Intervention: Patients were randomly allocated to either the passive cycling group (n=37) or the controlled physical therapy group (n=37). The passive cycling intervention consisted of patients sitting in their wheelchair while a motor passively moved their legs for up to 20 min/set, 3 sets/day for 2 mo (weekly regiment unspecified). The physical therapy included stretching, range of motion (ROM) and strengthening exercises (no further details provided).

Outcome Measures: Level of SCI, Kondal scale (for muscle strength), Modified Ashworth Scale (MAS), goniometer measurements (for passive range of motion (ROM) in the hip, knee and ankle) and electrodiagnostic parameters (H-reflex, H (max)/M (max), and F-wave parameters).


1.     MAS scores significantly decreased in the passive cycling group post intervention (p=0.003).

2.     Range of motion of the hip, ankle dorsiflexion and plantar flexion increased significantly post intervention in the passive cycling group (hip: p=0.005; ankle dorsi: mean difference=10°, p=0.000; ankle plantar: mean difference=9.4643, p=0.000) no significant change was observed in the knee flexion ROM in the passive cycling group (p=0.111).

3.     The F/M ratio (p<0.027) and the H max/M max (p=0.000) decreased significantly in the passive cycling group post intervention.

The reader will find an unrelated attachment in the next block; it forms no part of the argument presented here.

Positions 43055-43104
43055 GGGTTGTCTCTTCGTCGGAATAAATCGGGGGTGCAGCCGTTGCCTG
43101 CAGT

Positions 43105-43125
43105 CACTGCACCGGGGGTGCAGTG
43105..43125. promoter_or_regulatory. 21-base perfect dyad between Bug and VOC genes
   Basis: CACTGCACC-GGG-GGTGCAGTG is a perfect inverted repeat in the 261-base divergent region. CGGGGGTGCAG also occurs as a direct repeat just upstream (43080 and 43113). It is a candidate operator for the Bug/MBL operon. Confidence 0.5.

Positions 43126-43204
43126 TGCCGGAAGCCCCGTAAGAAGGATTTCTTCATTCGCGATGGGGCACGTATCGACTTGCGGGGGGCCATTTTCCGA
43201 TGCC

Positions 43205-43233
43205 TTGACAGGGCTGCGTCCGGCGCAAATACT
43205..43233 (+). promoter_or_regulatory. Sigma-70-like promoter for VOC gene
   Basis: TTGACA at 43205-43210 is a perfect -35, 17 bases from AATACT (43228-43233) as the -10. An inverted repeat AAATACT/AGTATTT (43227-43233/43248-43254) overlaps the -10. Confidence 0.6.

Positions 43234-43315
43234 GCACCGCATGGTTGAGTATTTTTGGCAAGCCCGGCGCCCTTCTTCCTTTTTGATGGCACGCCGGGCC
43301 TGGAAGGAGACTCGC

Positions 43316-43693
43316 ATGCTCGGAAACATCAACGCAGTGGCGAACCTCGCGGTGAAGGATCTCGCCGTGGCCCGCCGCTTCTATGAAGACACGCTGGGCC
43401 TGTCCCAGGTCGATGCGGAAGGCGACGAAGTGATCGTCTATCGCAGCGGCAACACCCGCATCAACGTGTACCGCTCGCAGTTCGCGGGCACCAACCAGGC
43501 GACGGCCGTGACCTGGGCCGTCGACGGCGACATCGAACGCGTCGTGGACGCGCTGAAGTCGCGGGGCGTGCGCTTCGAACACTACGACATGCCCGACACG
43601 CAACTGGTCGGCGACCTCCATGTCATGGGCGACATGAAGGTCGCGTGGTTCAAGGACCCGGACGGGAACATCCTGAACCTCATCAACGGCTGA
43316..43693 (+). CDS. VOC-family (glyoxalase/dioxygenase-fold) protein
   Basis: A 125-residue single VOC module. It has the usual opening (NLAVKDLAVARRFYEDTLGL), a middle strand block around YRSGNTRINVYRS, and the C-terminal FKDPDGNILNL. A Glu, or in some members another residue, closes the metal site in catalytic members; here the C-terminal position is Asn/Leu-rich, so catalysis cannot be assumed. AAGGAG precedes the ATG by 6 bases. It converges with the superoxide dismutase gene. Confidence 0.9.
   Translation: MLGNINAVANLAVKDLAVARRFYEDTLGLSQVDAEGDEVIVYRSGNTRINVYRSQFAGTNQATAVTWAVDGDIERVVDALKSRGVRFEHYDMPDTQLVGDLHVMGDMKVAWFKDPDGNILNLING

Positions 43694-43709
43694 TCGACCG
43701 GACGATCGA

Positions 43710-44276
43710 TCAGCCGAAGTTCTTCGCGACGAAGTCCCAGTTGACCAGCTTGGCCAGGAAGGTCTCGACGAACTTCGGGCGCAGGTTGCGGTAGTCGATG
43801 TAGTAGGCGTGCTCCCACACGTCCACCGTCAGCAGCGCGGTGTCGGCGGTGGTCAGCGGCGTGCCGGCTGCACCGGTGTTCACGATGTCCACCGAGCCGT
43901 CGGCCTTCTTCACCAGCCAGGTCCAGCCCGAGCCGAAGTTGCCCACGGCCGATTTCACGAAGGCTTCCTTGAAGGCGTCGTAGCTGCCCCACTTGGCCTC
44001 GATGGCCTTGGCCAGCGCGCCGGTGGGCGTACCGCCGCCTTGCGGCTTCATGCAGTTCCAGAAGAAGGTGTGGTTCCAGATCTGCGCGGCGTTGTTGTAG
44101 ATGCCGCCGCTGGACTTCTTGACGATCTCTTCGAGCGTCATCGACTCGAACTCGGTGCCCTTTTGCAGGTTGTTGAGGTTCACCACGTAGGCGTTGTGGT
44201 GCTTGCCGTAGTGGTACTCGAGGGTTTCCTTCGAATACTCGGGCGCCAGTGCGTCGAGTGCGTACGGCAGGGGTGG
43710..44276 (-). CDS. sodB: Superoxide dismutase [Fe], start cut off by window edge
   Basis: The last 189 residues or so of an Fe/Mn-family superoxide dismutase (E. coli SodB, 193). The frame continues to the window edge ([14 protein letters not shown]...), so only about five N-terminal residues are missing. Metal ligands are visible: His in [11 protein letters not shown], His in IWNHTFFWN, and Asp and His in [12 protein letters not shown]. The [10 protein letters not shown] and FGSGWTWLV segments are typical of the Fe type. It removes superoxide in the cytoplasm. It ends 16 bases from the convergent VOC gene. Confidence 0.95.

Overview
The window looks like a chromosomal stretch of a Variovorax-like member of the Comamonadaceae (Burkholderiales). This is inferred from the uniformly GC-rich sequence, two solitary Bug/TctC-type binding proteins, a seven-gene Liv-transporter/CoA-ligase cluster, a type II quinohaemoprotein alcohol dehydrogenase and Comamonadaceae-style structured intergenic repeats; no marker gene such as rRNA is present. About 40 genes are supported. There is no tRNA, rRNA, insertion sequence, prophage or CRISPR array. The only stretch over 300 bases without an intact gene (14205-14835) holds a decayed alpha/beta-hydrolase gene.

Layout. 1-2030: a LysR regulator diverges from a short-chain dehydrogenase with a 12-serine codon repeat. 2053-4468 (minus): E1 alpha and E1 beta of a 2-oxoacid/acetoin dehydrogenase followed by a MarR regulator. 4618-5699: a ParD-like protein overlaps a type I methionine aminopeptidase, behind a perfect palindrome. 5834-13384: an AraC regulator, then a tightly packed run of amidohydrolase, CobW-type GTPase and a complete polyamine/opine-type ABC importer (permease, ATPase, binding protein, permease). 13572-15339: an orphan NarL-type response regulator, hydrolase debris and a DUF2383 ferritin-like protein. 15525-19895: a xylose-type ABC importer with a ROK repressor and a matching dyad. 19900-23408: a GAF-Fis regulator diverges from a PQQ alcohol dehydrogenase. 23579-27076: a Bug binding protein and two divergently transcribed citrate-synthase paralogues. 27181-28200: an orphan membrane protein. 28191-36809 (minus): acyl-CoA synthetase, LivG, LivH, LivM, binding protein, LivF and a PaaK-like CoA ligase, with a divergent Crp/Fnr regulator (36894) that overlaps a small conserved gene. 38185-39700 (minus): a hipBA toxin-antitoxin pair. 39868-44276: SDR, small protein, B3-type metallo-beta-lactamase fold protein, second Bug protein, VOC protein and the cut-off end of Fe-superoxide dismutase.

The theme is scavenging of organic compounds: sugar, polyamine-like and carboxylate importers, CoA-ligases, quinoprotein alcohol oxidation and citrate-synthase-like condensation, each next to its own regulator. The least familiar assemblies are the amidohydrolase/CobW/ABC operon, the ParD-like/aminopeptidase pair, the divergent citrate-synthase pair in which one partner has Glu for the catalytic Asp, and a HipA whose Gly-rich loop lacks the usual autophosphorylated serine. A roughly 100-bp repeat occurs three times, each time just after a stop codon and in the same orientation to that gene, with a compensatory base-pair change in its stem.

4.     H-reflex amplitude was not significantly different post intervention in either group.

5.     No significant differences were observed in the physical therapy group in regards to MAS scores and ROM of the hip, knee flexion, ankle dorsiflexion or plantar flexion.

Effect Sizes: Forest plot of standardized mean differences (SMD±95%C.I.) as calculated from pre- to post-intervention and pre-intervention to retention. Effect Sizes

Harvey et al. 2009





Population: Injury etiology: SCI=20; Level of injury: C2-C7.

Intervention: Passive movement of the experimental ankle, 5 days/wk for 6 mo.

Outcome Measures: Passive dorsiflexion of ankles; Modified Ashworth Scale (MAS) of the hamstring and plantar-flexor muscles; Global Impression of Change scale.

1.     Passive dorsiflexion increased for the experimental ankle (88±9 versus 91±10) and decreased for the control (89±8 versus 87±9) (p=0.002), overall difference of 4.0o.

2.     There was no significant difference in the MAS scores between ankles

3.     Subjects reported a median of 2-4 points on the 15-pt Global Impression of Change scale for the experimental ankle, and 0 for control.

Effect Sizes: Forest plot of standardized mean differences (SMD±95%C.I.) as calculated from pre- and post-intervention data. Effect Sizes

Li et al. 2007






Population: SCI: Mean age: 56.0 yr; Gender: males=17, females=11; Level of injury: paraplegic, thoracic; Level of severity: complete=16, incomplete=12; Mean time since injury: 38 days; Chronicity: acute.

Intervention: Control Group: Routine Therapy (undefined). Intervention group: Routine Therapy+oral baclofen (initial dose 5 mg, increase by 5mg every 5 days to maximum of 60mg) + neural facilitation (Rood, Brunnstrom and Bobath techniques) for 1-2 40 min sessions 6 days/wk for 6 wk.